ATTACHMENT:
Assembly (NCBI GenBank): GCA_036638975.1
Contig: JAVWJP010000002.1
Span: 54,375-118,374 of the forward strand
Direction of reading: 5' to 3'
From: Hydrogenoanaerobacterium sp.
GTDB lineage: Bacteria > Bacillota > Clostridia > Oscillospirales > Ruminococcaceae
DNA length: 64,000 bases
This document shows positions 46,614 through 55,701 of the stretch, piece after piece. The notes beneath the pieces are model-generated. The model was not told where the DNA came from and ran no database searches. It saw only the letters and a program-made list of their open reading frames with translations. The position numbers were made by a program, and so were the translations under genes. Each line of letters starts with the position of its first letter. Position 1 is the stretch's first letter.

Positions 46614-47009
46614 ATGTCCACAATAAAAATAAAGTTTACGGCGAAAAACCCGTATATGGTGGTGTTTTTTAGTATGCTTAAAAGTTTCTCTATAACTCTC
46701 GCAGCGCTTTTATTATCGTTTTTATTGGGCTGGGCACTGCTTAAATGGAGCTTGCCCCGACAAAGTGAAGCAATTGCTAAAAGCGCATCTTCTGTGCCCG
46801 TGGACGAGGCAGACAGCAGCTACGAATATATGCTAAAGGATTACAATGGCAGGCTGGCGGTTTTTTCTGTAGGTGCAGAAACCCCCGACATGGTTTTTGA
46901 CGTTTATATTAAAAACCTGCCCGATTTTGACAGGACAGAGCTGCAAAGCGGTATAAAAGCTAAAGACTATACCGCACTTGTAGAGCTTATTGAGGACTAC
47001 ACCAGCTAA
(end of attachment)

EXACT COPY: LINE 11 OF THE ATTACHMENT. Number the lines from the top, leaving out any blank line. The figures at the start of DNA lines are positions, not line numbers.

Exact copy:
46701 GCAGCGCTTTTATTATCGTTTTTATTGGGCTGGGCACTGCTTAAATGGAGCTTGCCCCGACAAAGTGAAGCAATTGCTAAAAGCGCATCTTCTGTGCCCG